Indonesia: Floods, landslides kill 35 in Central Java

At least 35 people are dead after heavy rains and landslides hit several towns in Central Java, Indonesia.

Story highlights

  • At least 25 people remain missing
  • Landslides and floodwater bury dozens of homes

Jakarta, Indonesia (CNN)At least 35 people have died after heavy rains and floods triggered landslides in the Indonesian province of Central Java.

The landslides buried dozens of homes, and floodwaters inundated thousands of houses, said Sutopo Purwo Nugroho, spokesman for the Indonesian Disaster Management Agency.
    Of the 35 killed, 31 died in landslides and four died in the flooding. An additional 25 people remain missing, the disaster management agency said.
    Indonesian villagers prepare for the funeral of a landslide victim in Banjarnegara on Sunday.
    Heavy rains drenched several areas for much of Saturday, causing flooding and landslides in 16 towns and cities across the province.
    The Bogowonto River in Purworejo also swelled due to floodwater.
    Most of the landslides and flooding occurred in the Purworejo subdistrict, where 11 people died and several are reported missing.
    In one deadly incident, truck passengers tried to clear debris from a small landslide that had blocked the road. Numerous motorcycles were behind the truck when a bigger landslide hit them. Nine people died.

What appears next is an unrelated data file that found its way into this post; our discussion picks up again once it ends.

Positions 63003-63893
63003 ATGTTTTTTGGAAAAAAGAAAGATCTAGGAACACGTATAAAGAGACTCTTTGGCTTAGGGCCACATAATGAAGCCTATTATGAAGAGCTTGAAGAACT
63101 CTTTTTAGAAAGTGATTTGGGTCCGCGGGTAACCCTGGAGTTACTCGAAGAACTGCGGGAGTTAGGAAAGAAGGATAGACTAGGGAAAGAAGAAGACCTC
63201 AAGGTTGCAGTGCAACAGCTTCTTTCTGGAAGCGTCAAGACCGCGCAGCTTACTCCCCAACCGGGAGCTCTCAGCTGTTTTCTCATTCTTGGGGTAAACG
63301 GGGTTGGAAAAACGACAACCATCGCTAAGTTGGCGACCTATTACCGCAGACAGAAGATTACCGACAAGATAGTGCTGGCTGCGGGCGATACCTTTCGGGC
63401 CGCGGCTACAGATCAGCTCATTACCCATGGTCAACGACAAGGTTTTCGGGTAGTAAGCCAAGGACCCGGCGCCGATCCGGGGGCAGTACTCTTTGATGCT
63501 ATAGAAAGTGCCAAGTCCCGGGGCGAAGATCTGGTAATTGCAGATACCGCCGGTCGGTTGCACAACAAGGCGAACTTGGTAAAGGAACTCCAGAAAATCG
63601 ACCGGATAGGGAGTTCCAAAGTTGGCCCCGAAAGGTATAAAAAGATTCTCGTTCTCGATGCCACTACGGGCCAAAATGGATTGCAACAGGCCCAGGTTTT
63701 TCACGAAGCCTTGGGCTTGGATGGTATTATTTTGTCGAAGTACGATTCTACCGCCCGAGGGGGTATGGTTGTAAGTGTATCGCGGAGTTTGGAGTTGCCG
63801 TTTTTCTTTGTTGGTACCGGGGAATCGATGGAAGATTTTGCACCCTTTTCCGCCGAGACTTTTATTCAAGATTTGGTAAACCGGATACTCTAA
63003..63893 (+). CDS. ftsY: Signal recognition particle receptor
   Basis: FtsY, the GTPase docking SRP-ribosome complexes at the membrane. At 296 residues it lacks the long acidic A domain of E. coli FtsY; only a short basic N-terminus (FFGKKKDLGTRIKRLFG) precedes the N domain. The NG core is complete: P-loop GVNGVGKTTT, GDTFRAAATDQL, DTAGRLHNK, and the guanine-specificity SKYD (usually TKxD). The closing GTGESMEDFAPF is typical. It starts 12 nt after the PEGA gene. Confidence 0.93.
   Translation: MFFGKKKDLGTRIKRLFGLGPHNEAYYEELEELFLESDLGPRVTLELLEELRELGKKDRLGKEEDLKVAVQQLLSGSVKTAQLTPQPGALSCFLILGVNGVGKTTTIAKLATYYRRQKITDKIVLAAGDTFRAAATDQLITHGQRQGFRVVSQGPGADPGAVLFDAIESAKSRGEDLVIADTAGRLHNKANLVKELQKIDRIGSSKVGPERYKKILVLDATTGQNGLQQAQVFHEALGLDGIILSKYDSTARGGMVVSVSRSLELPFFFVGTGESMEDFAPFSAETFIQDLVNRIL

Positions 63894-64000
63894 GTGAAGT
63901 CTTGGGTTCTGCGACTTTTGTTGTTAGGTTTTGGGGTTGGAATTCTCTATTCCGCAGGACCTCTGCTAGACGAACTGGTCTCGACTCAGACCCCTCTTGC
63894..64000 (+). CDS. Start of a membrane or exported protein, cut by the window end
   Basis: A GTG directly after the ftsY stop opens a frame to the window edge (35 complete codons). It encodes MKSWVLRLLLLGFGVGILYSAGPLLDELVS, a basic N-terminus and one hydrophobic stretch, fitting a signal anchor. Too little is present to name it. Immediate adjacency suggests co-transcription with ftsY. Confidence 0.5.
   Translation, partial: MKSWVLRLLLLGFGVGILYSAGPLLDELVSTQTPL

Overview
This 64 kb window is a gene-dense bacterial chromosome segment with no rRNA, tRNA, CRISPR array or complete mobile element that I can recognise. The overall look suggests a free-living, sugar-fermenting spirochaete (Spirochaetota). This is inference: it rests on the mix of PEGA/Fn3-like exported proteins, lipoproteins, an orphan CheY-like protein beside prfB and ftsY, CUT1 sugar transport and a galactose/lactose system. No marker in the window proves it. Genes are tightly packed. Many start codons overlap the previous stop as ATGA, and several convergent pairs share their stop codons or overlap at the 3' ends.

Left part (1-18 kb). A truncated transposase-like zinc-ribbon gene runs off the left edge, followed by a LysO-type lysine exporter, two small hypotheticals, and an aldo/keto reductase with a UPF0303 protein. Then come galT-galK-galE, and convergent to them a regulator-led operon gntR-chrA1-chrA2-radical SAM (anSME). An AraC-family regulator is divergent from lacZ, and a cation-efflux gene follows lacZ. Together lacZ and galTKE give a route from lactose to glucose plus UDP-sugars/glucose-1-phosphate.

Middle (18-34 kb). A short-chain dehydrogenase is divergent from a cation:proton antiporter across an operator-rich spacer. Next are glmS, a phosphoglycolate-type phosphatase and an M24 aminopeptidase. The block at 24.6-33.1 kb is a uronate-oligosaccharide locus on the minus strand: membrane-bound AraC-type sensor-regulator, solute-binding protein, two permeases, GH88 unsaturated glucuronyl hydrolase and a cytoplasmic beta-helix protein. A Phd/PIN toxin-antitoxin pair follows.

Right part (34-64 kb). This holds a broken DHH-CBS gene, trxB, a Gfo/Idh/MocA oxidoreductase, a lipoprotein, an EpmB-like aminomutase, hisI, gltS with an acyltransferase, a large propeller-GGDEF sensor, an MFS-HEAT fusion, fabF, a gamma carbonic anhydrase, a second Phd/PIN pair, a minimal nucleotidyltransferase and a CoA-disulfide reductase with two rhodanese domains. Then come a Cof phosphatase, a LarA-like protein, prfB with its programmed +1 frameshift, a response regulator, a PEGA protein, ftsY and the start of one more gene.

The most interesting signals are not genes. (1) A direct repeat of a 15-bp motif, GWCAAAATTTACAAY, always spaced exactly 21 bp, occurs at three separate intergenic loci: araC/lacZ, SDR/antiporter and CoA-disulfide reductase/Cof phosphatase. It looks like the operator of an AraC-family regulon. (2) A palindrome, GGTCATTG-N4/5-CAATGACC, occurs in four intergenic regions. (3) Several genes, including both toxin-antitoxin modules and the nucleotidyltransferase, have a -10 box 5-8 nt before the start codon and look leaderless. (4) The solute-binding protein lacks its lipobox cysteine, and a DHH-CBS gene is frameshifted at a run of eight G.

Disaster officials, the military and police joined forces with nongovernmental agencies and volunteers to rescue and evacuate residents from affected areas.

    Unusually heavy rains

    Heavy rains and flooding also hit West Sumatra on Thursday and Friday, killing one person and displacing thousands. The floods there have since subsided.
    June is usually relatively dry in the region, but the National Climatology, Meteorology and Geophysics Agency has issued a warning for potential rain for late June and early July in five provinces.
    High tides and waves are also predicted for the southern coast of Sumatra, Java and East Nusa Tenggara.
    Nugroho said the weather anomaly is the result of several factors -- including warm sea temperatures and the massive flow of moist air from the Indian Ocean -- converging in Sumatra and Kalimantan, resulting to unstable atmospheric conditions and increased rainfall.